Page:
These are some of the basic commands and tips that will help you get started with the command line in Linux. There are many more commands and options that you can explore and learn by using the man command, which shows the manual page for any command. For example, if you want to learn more about the ls command, you can type man ls.

You can use the Ctrl+R key combination to search for a previous command that you have typed in the terminal. This can be useful if you want to repeat a long or complex command without typing it again.

You can type a part of the command and press Ctrl+R repeatedly to cycle through the matching commands in your history. To execute the command, press Enter. To edit the command, press Esc.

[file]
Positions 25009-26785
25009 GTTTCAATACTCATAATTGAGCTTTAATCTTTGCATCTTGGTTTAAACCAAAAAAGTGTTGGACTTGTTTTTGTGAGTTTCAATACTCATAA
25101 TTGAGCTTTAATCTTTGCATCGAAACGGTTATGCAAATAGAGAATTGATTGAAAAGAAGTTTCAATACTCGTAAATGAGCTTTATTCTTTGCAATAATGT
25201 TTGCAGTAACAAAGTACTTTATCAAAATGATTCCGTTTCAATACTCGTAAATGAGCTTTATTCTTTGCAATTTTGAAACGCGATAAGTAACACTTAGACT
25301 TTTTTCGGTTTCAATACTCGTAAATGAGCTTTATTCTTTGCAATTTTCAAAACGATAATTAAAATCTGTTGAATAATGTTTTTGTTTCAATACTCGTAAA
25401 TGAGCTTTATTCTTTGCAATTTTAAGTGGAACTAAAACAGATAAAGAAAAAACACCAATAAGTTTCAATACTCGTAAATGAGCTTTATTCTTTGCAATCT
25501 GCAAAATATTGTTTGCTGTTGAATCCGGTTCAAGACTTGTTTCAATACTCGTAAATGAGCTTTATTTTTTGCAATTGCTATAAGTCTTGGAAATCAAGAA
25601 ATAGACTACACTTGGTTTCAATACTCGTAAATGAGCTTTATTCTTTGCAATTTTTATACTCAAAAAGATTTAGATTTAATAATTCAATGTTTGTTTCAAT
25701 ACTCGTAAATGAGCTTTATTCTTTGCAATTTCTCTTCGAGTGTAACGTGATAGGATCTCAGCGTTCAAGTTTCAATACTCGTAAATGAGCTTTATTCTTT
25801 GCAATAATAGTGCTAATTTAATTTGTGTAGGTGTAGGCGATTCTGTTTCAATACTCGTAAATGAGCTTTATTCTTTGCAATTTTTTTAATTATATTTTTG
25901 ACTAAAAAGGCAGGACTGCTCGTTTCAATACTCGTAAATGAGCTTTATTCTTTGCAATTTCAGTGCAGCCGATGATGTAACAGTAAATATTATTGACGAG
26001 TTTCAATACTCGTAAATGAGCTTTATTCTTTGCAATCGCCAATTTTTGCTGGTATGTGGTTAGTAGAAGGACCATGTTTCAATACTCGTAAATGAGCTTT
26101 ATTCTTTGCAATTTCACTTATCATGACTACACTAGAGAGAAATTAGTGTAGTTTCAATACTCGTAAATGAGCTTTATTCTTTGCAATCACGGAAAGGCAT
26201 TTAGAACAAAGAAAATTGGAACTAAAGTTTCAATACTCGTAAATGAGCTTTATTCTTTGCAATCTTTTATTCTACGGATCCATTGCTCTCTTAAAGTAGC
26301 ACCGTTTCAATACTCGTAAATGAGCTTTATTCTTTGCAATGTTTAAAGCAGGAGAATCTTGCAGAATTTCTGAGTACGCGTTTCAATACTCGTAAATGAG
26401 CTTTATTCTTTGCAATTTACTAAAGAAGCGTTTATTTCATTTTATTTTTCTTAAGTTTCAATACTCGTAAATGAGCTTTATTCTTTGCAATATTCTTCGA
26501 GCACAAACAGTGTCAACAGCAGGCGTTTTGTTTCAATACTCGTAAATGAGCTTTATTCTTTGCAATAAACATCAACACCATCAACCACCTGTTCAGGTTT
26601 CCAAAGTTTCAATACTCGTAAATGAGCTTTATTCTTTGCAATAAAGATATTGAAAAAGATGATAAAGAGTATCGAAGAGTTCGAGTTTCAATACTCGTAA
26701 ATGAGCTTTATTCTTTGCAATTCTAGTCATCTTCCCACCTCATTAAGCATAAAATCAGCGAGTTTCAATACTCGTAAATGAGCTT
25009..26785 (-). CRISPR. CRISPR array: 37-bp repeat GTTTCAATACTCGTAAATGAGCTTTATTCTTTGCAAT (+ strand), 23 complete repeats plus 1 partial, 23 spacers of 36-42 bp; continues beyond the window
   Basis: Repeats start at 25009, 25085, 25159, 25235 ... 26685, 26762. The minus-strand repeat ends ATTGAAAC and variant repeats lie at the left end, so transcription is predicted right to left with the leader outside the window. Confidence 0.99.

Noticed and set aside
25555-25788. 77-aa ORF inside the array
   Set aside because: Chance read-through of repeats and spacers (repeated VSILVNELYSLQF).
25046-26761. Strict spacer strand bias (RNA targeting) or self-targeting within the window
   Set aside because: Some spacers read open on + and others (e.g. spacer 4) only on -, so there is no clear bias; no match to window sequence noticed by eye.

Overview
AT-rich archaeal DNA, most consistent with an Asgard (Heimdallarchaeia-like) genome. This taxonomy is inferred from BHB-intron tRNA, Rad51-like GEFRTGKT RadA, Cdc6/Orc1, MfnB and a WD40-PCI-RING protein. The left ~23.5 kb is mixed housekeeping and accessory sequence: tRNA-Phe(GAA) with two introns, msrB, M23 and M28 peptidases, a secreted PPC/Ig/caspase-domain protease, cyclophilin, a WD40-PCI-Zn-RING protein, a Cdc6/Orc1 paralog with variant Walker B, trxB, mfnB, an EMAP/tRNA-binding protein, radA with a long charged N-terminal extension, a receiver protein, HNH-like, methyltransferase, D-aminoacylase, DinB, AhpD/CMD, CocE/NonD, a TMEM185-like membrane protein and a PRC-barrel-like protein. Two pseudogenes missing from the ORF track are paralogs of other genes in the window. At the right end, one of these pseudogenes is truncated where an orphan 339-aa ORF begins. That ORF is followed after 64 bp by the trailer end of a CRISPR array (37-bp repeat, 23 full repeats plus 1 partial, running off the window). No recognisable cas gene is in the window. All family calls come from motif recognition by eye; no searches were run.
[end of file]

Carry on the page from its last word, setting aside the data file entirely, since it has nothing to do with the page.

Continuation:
You can use the history command to see a list of all the commands that you have typed in the terminal. You can also use the up and down arrow keys to navigate through the history.

You can use the !n syntax to execute the command with the number n in the history. For example, !10 will execute the 10th command in the history. You can also use the !! syntax to execute the last command in the history.

Pipes and redirection

You can use the pipe symbol (|) to pass the output of one command as the input of another command. This can allow you to chain multiple commands together and perform complex operations. For example, ls -l | grep txt will list only the files that have the txt extension.

You can also use the redirection symbols (> and <) to redirect the output or input of a command to a file. For example, echo "Hello World" > hello.txt will create a file named hello.txt and write Hello World to it.